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The F-Word

November 17, 2016

The F-Word

My beautiful late grandmother was the first feminist I ever met. I remember her going to the UN World Conferences on Women when I was a little girl, and bringing back T-shirts from faraway places for me and my sister.  As I grew older and appreciated how incredibly intelligent, tenacious and passionate she was, I remember thinking that if she had been born in a different time she would have been a CEO, a political leader or on the Board of Directors at a major company.

As I finished high school, went to university and entered the workforce, I was so grateful for the work that she and so many women before me had done so that I could pursue my dreams.  I naïvely thought their work was largely finished, and focused on what I considered to be the next set of challenges - poverty, environmental degradation and inequality.  Of course the more I studied and worked in these areas I quickly discovered that the work was far from over, and that it had only just begun, as each of these issues disproportionately affect women by an alarming amount. I took comfort in the gains that had already been made, thinking they were in no real danger of being eroded, and instead were a platform we could build upon.

But after the results of the US election last week, I sat on the floor and cried.  I cried that so many hard-won battles would need to be fought again, when there are so many others we continue to fight.  I cried that 21 years after the Beijing Declaration and Platform for Action, in which 189 governments agreed to promote and protect all human rights of women and girls, it was still nothing but an empty promise on a piece of paper. I cried that in 2016, in the ‘land of the free’, women had begun stockpiling abortion pills because they knew what lay ahead.  I cried that our own political leaders on all sides were falling over themselves to congratulate the new president-elect, and capitalise on his victory for their own political gain.  When I saw some politicians popping champagne in celebration on the steps of our own Parliament House I stopped crying and just started swearing. A lot.

Don’t get me wrong - I believe in democracy. I accept that he won (although I still have no idea what the electoral college system is, but that’s not for here). I understand that we live in a world where national leaders need to work together constructively and respect each other’s sovereignty.  But we also live in a world where those leaders have the responsibility to uphold the Universal Declaration of Human Rights, and instead of hearing those rights reaffirmed all I heard was an empty, pathetic silence.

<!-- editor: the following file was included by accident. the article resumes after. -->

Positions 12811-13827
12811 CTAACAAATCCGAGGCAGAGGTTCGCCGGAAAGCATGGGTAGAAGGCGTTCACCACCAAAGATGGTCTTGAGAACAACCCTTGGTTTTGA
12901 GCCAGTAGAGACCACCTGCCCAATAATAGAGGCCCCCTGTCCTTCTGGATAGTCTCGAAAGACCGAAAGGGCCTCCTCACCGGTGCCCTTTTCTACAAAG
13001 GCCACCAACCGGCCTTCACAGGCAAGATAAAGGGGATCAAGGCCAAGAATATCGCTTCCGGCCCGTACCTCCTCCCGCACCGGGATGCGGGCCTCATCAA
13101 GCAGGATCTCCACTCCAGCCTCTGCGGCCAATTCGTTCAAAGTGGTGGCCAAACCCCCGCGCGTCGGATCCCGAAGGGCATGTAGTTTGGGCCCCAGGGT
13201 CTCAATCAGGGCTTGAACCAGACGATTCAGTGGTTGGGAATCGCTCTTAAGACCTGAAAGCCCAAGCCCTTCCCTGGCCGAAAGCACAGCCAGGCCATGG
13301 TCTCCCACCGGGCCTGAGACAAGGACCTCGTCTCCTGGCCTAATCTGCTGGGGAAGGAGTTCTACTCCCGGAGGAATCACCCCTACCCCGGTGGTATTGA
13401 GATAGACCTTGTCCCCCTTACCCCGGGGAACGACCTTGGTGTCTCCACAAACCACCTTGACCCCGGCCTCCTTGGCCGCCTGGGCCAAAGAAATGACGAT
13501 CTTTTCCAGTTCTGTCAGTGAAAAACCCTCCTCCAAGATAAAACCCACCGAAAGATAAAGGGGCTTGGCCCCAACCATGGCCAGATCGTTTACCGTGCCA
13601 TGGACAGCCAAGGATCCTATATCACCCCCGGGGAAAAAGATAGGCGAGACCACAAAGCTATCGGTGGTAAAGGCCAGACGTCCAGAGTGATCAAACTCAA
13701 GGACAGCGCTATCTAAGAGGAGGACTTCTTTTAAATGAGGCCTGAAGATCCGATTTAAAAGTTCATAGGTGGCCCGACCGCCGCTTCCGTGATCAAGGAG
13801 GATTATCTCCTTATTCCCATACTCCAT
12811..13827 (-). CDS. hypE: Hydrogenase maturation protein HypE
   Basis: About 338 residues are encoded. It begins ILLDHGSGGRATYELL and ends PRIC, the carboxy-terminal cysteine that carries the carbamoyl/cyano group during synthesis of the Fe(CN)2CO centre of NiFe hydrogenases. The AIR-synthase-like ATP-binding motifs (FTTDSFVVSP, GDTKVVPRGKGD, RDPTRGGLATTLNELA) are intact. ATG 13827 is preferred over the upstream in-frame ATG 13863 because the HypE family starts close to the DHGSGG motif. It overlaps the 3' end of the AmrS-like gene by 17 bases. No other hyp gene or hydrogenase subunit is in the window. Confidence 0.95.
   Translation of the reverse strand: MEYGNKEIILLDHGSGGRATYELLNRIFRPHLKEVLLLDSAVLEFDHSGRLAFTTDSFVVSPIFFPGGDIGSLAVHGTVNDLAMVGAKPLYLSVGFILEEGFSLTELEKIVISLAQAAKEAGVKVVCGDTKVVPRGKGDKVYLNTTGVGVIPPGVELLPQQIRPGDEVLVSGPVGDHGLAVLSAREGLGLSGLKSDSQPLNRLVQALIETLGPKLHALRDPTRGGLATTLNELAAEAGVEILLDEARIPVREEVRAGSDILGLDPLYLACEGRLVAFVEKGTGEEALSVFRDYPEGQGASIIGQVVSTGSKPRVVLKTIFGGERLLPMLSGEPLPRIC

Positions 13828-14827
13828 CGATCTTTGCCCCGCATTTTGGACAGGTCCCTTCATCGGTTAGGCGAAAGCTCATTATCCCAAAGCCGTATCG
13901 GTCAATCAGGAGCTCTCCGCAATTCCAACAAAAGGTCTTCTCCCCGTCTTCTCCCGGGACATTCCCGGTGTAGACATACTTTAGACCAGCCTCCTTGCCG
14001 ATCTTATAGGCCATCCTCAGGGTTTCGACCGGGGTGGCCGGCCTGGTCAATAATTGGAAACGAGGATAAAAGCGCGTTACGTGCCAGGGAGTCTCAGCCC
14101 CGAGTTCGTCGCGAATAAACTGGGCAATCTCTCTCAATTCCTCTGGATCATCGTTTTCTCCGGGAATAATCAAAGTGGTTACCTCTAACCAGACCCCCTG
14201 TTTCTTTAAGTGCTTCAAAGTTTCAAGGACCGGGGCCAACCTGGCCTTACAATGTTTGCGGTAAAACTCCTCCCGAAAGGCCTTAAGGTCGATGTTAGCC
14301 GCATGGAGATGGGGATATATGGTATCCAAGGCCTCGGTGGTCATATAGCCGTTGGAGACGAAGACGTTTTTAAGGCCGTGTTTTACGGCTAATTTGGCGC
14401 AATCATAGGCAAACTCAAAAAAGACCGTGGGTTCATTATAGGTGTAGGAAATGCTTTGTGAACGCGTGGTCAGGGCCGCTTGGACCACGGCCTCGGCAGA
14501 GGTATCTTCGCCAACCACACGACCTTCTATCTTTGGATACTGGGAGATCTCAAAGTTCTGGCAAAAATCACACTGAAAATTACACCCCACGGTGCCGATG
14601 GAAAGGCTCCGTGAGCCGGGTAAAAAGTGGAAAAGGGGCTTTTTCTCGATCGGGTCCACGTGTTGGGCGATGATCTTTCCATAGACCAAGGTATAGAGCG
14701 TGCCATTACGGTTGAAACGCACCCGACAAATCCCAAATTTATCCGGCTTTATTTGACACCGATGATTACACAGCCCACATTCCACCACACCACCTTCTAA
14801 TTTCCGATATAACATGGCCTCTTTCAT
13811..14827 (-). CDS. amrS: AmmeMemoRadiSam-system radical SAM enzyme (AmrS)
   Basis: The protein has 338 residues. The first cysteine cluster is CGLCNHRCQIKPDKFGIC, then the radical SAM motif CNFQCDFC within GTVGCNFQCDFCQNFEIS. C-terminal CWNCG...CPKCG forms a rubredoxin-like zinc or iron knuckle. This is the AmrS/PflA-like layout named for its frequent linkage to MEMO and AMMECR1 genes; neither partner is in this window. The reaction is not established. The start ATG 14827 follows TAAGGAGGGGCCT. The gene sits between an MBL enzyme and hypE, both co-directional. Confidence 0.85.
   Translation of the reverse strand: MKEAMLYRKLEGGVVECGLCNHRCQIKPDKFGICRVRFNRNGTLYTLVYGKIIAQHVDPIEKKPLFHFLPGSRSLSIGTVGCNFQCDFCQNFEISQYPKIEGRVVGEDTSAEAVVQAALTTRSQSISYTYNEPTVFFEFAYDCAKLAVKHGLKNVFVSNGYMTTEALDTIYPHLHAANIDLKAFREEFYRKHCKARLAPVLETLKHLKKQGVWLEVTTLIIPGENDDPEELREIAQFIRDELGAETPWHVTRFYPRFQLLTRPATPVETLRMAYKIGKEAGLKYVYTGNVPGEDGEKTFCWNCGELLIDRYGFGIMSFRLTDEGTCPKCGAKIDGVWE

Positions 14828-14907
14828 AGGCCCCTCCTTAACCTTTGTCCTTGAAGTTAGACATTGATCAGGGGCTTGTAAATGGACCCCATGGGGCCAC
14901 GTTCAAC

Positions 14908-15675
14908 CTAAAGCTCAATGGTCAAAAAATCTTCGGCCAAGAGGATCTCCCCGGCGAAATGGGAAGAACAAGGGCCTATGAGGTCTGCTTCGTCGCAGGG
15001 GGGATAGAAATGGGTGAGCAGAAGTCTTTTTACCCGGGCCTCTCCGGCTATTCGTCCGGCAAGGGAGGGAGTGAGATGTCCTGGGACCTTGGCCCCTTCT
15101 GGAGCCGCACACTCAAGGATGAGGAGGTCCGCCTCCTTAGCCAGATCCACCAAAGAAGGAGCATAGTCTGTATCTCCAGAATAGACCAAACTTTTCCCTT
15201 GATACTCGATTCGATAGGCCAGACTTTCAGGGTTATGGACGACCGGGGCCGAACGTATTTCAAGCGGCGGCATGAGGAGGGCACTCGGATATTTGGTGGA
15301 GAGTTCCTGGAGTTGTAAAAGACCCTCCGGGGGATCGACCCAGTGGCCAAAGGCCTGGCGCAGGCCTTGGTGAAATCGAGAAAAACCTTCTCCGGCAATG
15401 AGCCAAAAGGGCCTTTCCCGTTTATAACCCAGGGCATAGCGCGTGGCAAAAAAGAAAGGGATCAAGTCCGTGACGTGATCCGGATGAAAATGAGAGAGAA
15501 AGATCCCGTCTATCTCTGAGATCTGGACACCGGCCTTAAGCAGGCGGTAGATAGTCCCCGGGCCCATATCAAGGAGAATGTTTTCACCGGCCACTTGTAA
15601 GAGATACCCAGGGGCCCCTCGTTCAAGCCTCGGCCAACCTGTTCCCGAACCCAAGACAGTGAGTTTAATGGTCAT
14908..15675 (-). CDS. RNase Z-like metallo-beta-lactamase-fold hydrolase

I understand people are angry, disaffected and want to change a system that has left so many behind, including those it was apparently designed to benefit. I’m angry too - we have a right to be. In my own life, I’m angry that, like most of my generation, I’ll never be able to afford a permanent home in the city I grew up in, despite playing by the rules, studying and working hard. I’m angry that I constantly have to readjust my business plans depending on the size of the apartment we can afford to rent, and have to move at a moment’s notice every time our landlords decide to sell up and cash in*. But this is nothing compared to how angry I am that people believe their own anger and frustration is a justifiable excuse to trample on the rights of others - women, minority groups and anyone else who they perceive to be a threat because of their difference.

Over the last few weeks, particularly the last week, I’ve become almost paralysed by my sadness and my anger. I’ve tried working through it, meditating, practising gratitude and all that bullshit, but I’ve realised that this time, I don’t want to let it go. It’s too deep, almost visceral. So I’m not letting go. I’m holding on to it, and using it as a fuel to fight the battles that need to be won again, and those that still appear to be out of reach.

I don’t know why I’ve never explicitly used the word feminist to describe Renegades of Chic, because that is exactly what we are. As I’ve built the business over the last six months, I’m so humbled and grateful to have connected with so many women dedicated to improving the lives of others. Every single brand that we’ve partnered with is either run by women and/or directly employs women to make their beautiful products. We also reinvest 10% of our own profits into microloans for female entrepreneurs in developing countries, who otherwise wouldn’t be able to access credit to build a business and lift themselves and their families out of poverty. I’d like to think I’m building something my grandma would be proud of.

As I said, it wasn’t a conscious decision to avoid using the word feminist to describe what we do - I guess I just thought it went without saying. But events over the last few weeks have shown us that nothing can be taken for granted, and that the fight is going to get harder, not easier. 

So here we are - loudly, proudly and unapologetically a feminist business. We are dedicated to working towards equality for all women, wherever they may be in the world. We need your anger, we need your frustration and we need your voice - let’s get to work.

Image: Baobab Batik 

* Just for the record, I’m painfully aware that these are ‘first world problems’ and emblematic of my own white privilege. I know that others in my own country and around the world are facing much more serious challenges, and many don’t even have a roof over their head - that makes me incredibly angry, and its why I started Renegades of Chic, to contribute to the solution in a small but important way. I’m grateful for all that I have, but I'm angry that wealth is concentrated in the hands of a few which doesn’t allow the majority of us to achieve our full potential.


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